It seems that around 1700 ivory was used for key covering at times. Many and varied materials have been used for this purpose, including bone, mother-of-pearl, porcelain, tortoise-shell, silver, boxwood, cedar, ebony, pear and other rare and polished woods. At times the fronts of the naturals were beautifully carved. In 1816 a set of new replacement keys for a Broadwood grand would have cost £3 s0 d0, and for a square £2 s15 d0.
The English and Viennese actions arrived on the scene around 1772 and the fronts of the Viennese keys were more often ivory, like those on a modern piano. Silberman's keys used very thick ivory, 2.5 mm. French and English keyboards had moulded, inverted step-like keys which used decorative box woods and sometimes the fronts were carved as well. Sometime in the 1830s they changed to the key front shape we know to day.
Clagget in 1788 patented the idea of
putting glass on keys and later the French were using porcelain.
This was all an attempt to get the customer to buy the cheap end of
the piano lines.
In 1862 Cellulose was first made artificially from gun-cotton by A.Parkes, of Birmingham UK. Called "Parkesine", it could simulate ivory. In 1869 John & Isaiah Hyatt (1837 - 1920), of New York, produced Celluloid from camphor and pyroxlin (cellulose nitrate), and in 1870 Hyatt was granted a patent in the USA. Cellulose has been used for the key coverings on the cheaper pianos since then.
From about 1959, the most common covering for both white and black keys has been acrylic plastic. The keys made by Lindner for about ten years from 1961 were of plastic and hollow and tended to break.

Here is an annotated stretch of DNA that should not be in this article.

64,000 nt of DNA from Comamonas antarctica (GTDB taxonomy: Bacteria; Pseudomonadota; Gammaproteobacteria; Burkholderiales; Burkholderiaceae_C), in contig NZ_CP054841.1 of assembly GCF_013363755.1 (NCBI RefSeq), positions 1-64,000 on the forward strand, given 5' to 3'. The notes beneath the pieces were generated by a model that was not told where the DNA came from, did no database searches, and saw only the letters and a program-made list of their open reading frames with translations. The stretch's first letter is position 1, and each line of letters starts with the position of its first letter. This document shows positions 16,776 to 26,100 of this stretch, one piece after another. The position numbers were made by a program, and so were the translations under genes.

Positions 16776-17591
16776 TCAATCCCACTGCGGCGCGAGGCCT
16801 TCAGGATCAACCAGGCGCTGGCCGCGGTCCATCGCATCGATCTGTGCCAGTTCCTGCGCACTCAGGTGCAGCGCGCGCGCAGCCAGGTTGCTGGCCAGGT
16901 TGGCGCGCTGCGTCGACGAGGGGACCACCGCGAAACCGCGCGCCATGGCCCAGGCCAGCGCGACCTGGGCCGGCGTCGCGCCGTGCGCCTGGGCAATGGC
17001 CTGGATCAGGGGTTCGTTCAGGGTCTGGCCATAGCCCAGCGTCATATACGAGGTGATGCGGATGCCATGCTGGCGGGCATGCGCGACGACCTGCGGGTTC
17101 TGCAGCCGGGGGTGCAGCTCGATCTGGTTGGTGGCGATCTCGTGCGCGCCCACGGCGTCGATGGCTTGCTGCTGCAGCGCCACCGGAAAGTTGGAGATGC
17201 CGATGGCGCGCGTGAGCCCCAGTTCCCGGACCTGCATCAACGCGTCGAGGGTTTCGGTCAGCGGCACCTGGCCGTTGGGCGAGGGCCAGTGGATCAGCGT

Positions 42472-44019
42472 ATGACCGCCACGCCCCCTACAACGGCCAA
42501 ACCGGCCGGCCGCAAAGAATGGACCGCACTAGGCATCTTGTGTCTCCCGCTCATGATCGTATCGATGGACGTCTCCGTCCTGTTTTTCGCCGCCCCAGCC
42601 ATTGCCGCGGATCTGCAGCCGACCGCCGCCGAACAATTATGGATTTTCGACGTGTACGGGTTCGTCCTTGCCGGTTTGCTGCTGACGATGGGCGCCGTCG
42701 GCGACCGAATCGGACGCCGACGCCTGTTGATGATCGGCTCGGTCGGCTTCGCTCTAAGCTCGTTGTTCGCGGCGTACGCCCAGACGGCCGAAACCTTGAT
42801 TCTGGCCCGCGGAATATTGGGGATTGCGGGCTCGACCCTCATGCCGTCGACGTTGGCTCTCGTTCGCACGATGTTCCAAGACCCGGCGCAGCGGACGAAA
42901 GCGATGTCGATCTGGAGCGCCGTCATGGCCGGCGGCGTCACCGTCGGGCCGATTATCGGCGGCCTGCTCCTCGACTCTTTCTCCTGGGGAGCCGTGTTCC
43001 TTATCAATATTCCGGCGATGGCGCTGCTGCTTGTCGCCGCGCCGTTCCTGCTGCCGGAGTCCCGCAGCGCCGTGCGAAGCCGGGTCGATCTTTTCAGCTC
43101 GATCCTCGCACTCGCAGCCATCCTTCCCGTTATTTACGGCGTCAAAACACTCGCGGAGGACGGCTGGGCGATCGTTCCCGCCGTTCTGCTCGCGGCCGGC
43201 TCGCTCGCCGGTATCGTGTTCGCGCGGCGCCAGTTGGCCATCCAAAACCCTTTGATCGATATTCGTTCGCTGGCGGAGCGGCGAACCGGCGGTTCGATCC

In 1963 Pratt, Read & Co. introduced a moulded plastic shell wrapped around the wooden core of the keys so that no wood was exposed. At present there is an embargo on the use of ivory for key coverings.
In 1862, Vincent suggested making a keyboard with six rows of keys to make possible the playing of any scale with the same fingering. In 1837 Obendrauf of Vienna made a pianoforte with a keyboard designed so that children could play intervals and chords with ease, but it is not known what the octave span was on his piano.
In 1841, John Dwight patented a seven-octave piano with a convex keyboard so the player could reach the extremes of the compass more easily.
Bosanquet designed a generalised keyboard harmonium with 53 keys to the octave in 1876. General Perrot Thomson in the mid-nineteenth century and Bosanquet in the 1880s made harmonia for scientific purposes with 72 and 80 finger keys to the octave respectively.
The dummy keyboard was in use before this time but in 1890 or thereabouts Virgil invented the Virgil practice clavier which was rather more elaborate. Pianos with pedal keyboards had also been known for some time and were made until the First World War or a little later.
Mangeot created a sensation in Paris in 1878 with a two-manual piano. Each hand had its own keyboard, but the keys for the left hand were reversed, making the furthest note to the left the highest pitched. Pianists could play scales and arpeggio passages with the same fingering but with the hands moving in opposite directions. In 1878 Percival patented a piano with two keyboards placed back-to-back vertically, 16 inches wide. The compass was split between the hands. Paul Janko patented Vincent's idea for a keyboard with six rows of keys in 1882.
In 1895 Pleyel patented a piano with a keyboard at each end, apparently similar to that by Persson in 1850.
In 1929 a two-keyboard piano was made by Steinway's factory in Hamburg, Germany. The two keyboards, one with the usual 88 notes, the other with only 76, The 76 note keyboard plays notes an octave above the ones on the 88 keyboard. Pressing a key on the shorter keyboard activates a mechanism inside the piano that pulls down the corresponding key on the lower keyboard, but an octave higher. The piano was rebuilt by Steinways in 2007
The Keyboard Compass